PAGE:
Queen Bona helps us understand how elite Renaissance women acquired, maintained, and negotiated power. Among the women of the European Renaissance, Bona Sforza is often stereotyped similarly to her aunt – the fabulous Lucrecia Borgia – as a dangerous and meddling femme fatale. Bona Sforza was the daughter of Gian Galeazzo Sforza, the Duke of[…]

A History of Water Cistern Engineering since the Ancient World

Cisterns were not only used to store water but also as underground chambers, hiding places for fugitives, burial places, and prison cells. Abstract The use of water cisterns has been traced back to the Neolithic Age; this paper thus presents a brief historical development of water cisterns worldwide over the last 5500 years. This paper[…]

How Plagues and Disease Have Influenced the Arts since the Ancient World

Throughout history, writers and artists have explored the impact of plagues and pandemics on humanity. One of the things about literature is that it always responds immediately to what’s happening in the environment, says Associate Professor Justin Clemens from the School of Culture and Communication at the University of Melbourne. “People started writing responses to[…]

An Introduction to Icons in the Medieval Byzantine Empire

Christians initially disagreed over whether religious images were good or bad, resulting in the iconoclasm controversy. What Is an Icon? In our time, we often refer to celebrities as cultural icons, pop icons, and fashion icons. Rebels are sometimes labeled iconoclasts. Icons are also the little images that populate the screens of our computers, phones, and[…]

The Chronological Periods of the Byzantine Empire

Introducing the periods of Byzantine history, with attention to developments in art and architecture. From Rome to Constantinople In 313, the Roman Empire legalized Christianity, beginning a process that would eventually dismantle its centuries-old pagan tradition. Not long after, emperor Constantine transferred the empire’s capital from Rome to the ancient Greek city of Byzantion (modern[…]

Giving at Christmas Time in the Middle Ages

Christmas gifts were a well-established part of the medieval year. The traditions of giving to the less fortunate is alive and well today and many of us will receive leaflets about Christmas charity campaigns through our doors this festive, and witness charity fundraising events whilst out and about. One tradition which has a long heritage[…]

Trotula: Medicine and Women in the Middle Ages

The “Book on the Conditions of Women” was novel in its adoption of the new Arabic medicine that had just begun to make inroads into Europe. Introduction Trotula is a name referring to a group of three texts on women’s medicine that were composed in the southern Italian port town of Salerno in the 12th[…]

Medieval Medical Prescriptions in the 15th and 16th Centuries

Knowledge preserved in medieval books enjoyed a longevity that extended beyond the period of the manuscript book. Abstract This article examines a fifteenth-century remedy book, Oxford, Bodleian Library, Rawlinson c. 299, and describes its collection of 314 medieval medical prescriptions. The recipes are organised broadly from head to toe, and often several remedies are offered[…]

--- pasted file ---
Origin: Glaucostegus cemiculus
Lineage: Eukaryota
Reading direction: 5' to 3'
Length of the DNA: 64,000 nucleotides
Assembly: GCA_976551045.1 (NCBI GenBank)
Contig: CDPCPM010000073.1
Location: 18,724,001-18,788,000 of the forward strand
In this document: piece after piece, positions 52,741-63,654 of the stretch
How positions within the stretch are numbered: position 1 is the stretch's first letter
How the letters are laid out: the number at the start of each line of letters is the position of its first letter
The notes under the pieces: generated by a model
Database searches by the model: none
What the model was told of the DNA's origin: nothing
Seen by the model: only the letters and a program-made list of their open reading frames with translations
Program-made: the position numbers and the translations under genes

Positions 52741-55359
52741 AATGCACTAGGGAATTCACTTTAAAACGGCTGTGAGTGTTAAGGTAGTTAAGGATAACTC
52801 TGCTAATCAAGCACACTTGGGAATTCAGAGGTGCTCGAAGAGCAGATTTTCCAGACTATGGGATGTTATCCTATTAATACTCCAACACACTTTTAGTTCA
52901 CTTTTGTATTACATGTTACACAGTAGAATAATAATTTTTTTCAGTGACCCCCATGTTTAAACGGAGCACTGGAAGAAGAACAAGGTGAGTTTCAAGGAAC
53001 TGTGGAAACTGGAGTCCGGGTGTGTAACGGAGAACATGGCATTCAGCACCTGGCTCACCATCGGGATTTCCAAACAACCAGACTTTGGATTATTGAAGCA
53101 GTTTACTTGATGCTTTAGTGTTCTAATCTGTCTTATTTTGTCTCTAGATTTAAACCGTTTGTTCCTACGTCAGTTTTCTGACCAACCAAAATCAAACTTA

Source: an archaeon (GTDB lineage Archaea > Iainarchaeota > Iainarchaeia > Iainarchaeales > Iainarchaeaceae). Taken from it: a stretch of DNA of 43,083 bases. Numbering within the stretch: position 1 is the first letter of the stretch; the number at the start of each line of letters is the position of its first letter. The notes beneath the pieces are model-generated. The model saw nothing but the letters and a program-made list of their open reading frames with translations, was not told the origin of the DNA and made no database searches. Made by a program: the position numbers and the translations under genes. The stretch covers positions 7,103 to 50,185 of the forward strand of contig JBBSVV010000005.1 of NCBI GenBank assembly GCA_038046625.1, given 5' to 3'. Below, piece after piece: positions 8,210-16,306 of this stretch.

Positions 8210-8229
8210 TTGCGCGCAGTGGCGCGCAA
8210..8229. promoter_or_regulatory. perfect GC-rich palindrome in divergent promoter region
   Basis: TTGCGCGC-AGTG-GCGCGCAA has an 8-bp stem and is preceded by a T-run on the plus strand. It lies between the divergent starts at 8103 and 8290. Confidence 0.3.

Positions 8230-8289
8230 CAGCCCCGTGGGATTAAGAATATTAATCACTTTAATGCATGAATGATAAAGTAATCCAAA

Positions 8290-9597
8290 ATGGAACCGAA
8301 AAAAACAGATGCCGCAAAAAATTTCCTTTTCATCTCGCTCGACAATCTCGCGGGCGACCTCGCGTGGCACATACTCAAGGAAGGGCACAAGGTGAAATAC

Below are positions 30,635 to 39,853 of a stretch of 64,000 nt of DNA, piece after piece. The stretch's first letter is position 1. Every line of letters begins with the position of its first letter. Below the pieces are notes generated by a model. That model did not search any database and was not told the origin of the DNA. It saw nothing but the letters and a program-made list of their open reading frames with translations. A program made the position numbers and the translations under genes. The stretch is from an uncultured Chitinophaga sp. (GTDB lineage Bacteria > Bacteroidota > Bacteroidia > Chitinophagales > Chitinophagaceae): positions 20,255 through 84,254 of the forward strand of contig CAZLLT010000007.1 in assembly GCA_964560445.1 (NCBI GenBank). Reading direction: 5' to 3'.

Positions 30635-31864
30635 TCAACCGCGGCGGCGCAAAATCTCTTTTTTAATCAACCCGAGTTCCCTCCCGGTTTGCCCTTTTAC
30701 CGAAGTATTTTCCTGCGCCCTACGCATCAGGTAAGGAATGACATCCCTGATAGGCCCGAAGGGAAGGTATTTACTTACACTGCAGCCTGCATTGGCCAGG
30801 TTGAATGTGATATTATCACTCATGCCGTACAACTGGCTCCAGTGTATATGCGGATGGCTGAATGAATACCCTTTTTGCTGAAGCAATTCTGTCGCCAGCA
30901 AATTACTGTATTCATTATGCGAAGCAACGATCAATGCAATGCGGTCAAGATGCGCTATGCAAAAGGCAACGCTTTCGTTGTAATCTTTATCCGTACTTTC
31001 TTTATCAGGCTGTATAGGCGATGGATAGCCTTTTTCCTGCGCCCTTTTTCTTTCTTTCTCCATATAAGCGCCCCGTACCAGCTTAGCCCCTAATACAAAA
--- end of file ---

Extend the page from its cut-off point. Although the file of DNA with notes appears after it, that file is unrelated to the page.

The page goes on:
The Advancement of Health Care in Medieval Venice

Venice’s embodied a unique combination that fostered innovation, entrepreneurship, and creativity. When Venetians invented quarantine in 1348, the government proclamation was based on the fact that this cosmopolitan city could put two and two together. The Venetian Republic had based its thriving economy on trade by sea and it became obvious that when foreign ships[…]

Gothic Cathedrals: Architecture and Divine Light

The Gothic style was popular throughout Europe from the 12th century through the 16th century. By Hillary SmithHistorian Introduction Gothic cathedrals are some of the most recognizable and magnificent architectural feats. With soaring towers and softly filtered light streaming through stained glass windows, everything about the Gothic cathedral is transportive and ethereal, lifting the gaze[…]

Great and Gruesome Medieval Trials

The relatively sensible approach to crime found in Ancient Rome gave way to something much different in the medieval world. Introduction The year is 897, and Pope Stephen VI has ordered the eight-month-old corpse of his predecessor removed from its vault at St. Peter’s.  The former, and very dead, pope is clad in his old pontifical[…]

Crime and Punishment in Medieval England

Surreal legal concepts ran amuck throughout the epoch. By Lloyd Duhaime, J.D.Duhaime Law The origins of English law, aka common law, are decidedly murky as they were based on unwritten customs, passed down from generation to generation. William the Conqueror (1028-87), Henry I, King Arthur and King Alfred, Canute (995-1035), Ethelbert and Edward the Confessor – all tried[…]

Dominating Castles in the Medieval English Landscape

Castles are best seen as an architectural expression of the social status of their owners. Introduction The traditional view of a medieval English castle is that it was designed for warfare, suggesting that medieval lords were perpetually either at war or preparing for it. Until recently castles were mostly studied by military men or at[…]

The Public Acceptance of Women as Leaders in the Middle Ages

It can be hard to estimate broad social trends in the Middle Ages, but some sources allow us to get pretty good samples. Inheritance vs. Appointment This is a question which people have struggled with for a very long time, as a case of disputed succession from fourteenth-century France shows. In 1341, the duke of[…]

An Introduction to Ancient and Medieval Chinese Calligraphy

In the general order of their appearance, there are: seal script, clerical script, cursive script, running script, and standard script. Art of the Line Calligraphy is the world’s oldest abstract art—the art of the line. This basic visual element can also hold a symbolic charge. Nowhere has the symbolic power of the line manifested itself[…]